Salaries for newly qualified lawyers at many City and international law firms have risen by £5,000 in a year. If you are one of the new solicitors benefiting from an increase, congratulations.
But salaries are not a reliable business bellwether. It is an immutable characteristic of the legal sector that private practice must largely ‘build’ in the hope that ‘they’ - clients with instructions - both deign to come, and on arrival do not haggle too hard. Firms bid against one another to build their skill base and then compete for work.
Managing partners know that a failure to compete on salary will, in time, mean that they do not have lawyers with the skills to compete with their peer firms. But the commitments they make to avoid demotion to a lower league saddle them with inflexible costs.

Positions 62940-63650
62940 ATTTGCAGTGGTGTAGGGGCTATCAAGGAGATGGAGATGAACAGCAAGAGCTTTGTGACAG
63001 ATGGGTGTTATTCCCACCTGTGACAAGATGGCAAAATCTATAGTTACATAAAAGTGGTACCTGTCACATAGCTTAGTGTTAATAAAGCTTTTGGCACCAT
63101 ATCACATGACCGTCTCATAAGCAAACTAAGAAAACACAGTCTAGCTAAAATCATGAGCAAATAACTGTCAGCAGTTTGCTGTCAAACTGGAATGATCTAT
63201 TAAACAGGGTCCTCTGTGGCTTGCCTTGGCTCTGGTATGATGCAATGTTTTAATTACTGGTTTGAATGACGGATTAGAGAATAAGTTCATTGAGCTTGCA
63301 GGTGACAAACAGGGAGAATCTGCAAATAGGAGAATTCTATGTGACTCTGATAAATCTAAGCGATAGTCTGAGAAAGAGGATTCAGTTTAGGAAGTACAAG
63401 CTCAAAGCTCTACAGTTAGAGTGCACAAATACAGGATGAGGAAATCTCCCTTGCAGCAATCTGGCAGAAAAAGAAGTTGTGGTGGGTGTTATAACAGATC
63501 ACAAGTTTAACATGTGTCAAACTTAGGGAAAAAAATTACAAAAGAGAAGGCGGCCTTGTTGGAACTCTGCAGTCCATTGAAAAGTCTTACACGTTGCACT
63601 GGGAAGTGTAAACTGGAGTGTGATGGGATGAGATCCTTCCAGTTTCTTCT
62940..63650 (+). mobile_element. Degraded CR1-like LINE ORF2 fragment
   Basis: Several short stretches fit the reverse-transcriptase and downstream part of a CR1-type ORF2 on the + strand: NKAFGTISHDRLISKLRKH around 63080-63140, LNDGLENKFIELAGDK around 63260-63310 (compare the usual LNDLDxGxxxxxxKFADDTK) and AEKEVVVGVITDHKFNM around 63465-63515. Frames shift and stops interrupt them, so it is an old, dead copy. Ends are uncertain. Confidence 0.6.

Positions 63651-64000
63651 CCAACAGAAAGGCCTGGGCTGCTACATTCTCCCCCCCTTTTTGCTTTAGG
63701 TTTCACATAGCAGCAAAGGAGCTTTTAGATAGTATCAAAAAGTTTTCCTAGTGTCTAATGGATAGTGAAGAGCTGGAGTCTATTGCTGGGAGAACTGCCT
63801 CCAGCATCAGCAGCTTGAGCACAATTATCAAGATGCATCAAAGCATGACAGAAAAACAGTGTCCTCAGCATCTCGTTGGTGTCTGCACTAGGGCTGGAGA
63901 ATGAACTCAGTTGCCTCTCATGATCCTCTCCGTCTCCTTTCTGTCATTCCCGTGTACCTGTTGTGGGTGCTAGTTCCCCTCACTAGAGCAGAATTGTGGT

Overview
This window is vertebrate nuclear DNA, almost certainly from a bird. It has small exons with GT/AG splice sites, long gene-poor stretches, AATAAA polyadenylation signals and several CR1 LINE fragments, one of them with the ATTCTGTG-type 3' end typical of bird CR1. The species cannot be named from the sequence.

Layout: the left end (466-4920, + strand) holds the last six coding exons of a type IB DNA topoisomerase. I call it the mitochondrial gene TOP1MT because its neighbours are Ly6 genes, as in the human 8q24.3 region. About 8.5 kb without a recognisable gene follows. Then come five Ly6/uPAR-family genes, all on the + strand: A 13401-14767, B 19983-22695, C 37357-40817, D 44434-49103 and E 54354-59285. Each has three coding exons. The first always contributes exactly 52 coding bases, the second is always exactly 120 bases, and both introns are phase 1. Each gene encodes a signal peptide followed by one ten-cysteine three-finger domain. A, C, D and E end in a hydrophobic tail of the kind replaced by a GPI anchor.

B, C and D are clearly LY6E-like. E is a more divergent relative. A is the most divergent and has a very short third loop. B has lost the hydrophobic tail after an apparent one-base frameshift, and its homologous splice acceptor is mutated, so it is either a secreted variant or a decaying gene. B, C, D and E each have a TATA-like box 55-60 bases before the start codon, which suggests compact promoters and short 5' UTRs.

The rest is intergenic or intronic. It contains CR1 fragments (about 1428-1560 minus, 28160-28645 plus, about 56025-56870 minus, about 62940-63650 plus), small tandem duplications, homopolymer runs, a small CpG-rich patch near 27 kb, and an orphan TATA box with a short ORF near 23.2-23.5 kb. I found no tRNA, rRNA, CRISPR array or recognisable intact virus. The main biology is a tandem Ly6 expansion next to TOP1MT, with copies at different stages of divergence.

As we saw in 2008/09, when the economy shrinks by 2% a City firm’s revenues can tumble by a quarter. It is worth remembering that in 2008, now-collapsed Dewey & LeBoeuf’s newly qualified lawyers enjoyed a salary of £80,000.
The instability of this business model is inherent, and arguably there is no alternative immediately to hand. But for those joining the profession, it is worth remembering that such figures denote inputs, not outcomes. Statistics on deals actually done make for a more sobering read, as the Gazette recently reported.